The ITP Evaluation Process

The process for the 2018 ITP Draft Guide began with an understanding of what we can and cannot do. We had access to an incredible group of trained evaluators who had come through The Scouting Academy. These scouts have been certified in evaluating different positions and we felt it best to create positional experts who would do the deep dive throughout that position and understand the group from top to bottom, instead of trying to spread an evaluator thin by asking them to work through every player. This required a bigger staff and as such, we have a group of 30 core scouts and another 25 cross-checkers who have studied the players 2016 and 2017 film, researched their backgrounds, assessed body types, measurables, production statistics, and other information at their disposal to project these draft eligible players into the NFL.

Each player tape was studied using a trait-based approach where they assess critical factors and position specifics for each player that translate well to the NFL. We assessed 2016 and 2017 film to better understand the player’s development in their college program and ensured each player was viewed in multiple games. At a bare minimum, three games are necessary. Five or more is ideal, allowing the scouts to see the player in a broader spectrum of situations. Furthermore, scouts are requested to watch games where the player is confronted with different types of situations. Games against higher-level competition, games against lower-level competition. Road games and home games, and games in the elements. The more context you can add to a player’s performance, the more accurate – and trustworthy – your projections and evaluations become.


When watching the players during their games, the scouts take a “snap to finish” approach to every play; the key here is not simply watching how a player reacts to the action, but also how they prepare for the play in the phase leading up to and including the snap. Watching the prospects in the pre-snap phase is just as important as breaking down the in-play action. Do they line up in the right spots, are they leaders in the pre-snap phase, directing players to execute assignments, or are they being moved around by other teammates? Are the quarterbacks making reads or checks at the line or are they looking for help from the sidelines? The more we can ascertain about these players pre-snap, the better our understanding will be of their post-snap execution.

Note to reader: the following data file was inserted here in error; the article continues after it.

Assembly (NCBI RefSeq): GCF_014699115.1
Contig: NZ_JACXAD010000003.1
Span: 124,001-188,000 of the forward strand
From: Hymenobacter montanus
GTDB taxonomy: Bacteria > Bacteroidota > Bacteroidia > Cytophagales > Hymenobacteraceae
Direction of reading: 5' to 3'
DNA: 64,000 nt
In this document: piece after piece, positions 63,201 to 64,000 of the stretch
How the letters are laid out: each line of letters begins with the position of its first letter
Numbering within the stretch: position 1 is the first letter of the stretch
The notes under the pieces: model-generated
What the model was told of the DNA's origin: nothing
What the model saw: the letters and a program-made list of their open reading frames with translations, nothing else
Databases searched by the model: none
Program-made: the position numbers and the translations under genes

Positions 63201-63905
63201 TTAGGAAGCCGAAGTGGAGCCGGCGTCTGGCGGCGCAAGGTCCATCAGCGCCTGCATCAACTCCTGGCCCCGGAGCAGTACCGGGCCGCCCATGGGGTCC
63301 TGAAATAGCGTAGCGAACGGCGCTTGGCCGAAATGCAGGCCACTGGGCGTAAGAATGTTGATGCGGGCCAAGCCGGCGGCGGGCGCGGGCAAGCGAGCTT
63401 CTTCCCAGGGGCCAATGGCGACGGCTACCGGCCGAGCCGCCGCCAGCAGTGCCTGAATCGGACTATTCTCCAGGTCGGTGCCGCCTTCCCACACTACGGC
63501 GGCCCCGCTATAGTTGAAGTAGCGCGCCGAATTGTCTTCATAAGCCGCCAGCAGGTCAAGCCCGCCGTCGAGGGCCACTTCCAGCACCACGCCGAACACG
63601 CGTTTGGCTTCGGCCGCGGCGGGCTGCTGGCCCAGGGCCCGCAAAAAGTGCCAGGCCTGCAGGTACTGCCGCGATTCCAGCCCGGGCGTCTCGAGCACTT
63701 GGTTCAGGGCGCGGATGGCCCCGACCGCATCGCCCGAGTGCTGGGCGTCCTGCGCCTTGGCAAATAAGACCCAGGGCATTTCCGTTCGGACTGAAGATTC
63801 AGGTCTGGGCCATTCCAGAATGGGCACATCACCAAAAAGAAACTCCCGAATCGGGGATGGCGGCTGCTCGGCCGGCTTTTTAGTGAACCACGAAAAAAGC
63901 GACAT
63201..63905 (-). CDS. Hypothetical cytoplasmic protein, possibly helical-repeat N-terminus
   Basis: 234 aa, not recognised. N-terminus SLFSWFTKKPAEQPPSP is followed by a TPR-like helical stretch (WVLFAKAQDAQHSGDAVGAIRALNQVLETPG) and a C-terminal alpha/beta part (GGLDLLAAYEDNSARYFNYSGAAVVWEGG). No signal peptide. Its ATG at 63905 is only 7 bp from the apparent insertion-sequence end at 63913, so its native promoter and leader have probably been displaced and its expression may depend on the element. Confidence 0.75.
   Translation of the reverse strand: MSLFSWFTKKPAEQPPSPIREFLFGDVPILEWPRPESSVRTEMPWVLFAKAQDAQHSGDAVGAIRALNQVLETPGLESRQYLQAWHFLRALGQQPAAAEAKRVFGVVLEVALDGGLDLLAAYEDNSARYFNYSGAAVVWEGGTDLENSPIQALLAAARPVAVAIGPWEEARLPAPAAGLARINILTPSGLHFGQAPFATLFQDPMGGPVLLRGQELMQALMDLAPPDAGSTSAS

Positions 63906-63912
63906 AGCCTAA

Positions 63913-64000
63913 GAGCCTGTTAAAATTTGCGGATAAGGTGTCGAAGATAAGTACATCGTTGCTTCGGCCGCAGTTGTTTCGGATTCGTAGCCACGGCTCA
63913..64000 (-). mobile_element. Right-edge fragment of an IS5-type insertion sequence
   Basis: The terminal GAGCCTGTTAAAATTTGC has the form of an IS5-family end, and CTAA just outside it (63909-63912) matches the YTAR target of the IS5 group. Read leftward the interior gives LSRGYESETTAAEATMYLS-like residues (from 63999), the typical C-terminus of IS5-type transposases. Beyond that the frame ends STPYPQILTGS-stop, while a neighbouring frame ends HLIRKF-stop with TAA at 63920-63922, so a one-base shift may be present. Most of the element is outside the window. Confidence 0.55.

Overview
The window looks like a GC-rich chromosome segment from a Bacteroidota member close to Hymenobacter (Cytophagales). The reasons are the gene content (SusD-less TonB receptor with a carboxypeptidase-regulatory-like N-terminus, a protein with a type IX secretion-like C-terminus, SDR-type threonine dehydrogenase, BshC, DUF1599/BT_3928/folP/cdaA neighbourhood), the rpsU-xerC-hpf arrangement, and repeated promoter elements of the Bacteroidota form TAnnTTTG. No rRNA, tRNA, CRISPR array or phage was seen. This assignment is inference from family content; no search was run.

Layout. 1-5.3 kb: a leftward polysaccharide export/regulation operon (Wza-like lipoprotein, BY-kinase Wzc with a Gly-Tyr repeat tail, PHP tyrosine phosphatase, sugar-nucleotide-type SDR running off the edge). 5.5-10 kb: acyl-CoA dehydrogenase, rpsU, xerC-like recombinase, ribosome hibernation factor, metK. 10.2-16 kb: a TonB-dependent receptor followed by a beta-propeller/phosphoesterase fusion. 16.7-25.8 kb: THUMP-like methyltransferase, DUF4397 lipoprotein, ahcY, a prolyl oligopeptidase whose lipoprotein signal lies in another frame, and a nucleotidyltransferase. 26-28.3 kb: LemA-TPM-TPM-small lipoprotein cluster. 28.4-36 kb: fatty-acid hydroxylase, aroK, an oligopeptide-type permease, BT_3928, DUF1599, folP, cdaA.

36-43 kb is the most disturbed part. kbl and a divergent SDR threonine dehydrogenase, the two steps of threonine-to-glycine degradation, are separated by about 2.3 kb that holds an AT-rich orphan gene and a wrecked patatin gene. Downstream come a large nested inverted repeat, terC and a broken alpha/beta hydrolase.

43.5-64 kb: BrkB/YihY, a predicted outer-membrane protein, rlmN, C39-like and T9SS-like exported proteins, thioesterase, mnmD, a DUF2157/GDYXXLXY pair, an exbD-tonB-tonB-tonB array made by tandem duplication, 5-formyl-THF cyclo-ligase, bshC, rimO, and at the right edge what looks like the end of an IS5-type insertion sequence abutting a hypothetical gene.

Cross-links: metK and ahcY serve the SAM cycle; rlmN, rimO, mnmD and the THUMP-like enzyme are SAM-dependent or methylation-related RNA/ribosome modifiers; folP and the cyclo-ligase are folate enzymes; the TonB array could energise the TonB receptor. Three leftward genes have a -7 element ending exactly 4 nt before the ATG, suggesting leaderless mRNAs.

Once the ball is snapped, we look for the traits necessary to excel at the various positions. There are some core traits that are universal, such as play strength, athletic ability, and play speed, but there are some position-specific traits that the scouts are taught to look for. For example, quarterbacks are graded on traits such as accuracy, pocket presence, arm strength, and processing speed. Wide receivers are evaluated with change of direction and hands in mind. Each of these traits, the core as well as the position-specific, are graded on a scale. From there, the scouts take the trait-based grades and create an overall grade, based upon the grading scale outlined in the guide.

The work results in a projection of the player. Projections are difficult as they are a prediction of what a human being will do in a different city, in a different scheme, in a different league, against the highest levels of competition, each and every week. As such, we felt it was important to understand who the player can be in the NFL on Day 1 and who the player can be as they develop in the league. Those development curves drastically vary for each player and are by no means linear, so we have to take the approach of reserved optimism, understanding that every player may not reach his ceiling in each NFL city.

Once the initial scout completes their evaluation and submits their report and grade into FBX, the cross-check and discussion phase begins. On some players, evaluators align and arriving at a consensus is very quick. For other players, it takes two, three, sometimes four other sets of eyes to work through the nuance of that player and arrive at consensus. The idea is that “iron sharpens iron” and this cross-check and discussion phase forces them to explain and defend their positions and gives you the most honed, focused set of film evaluations available today.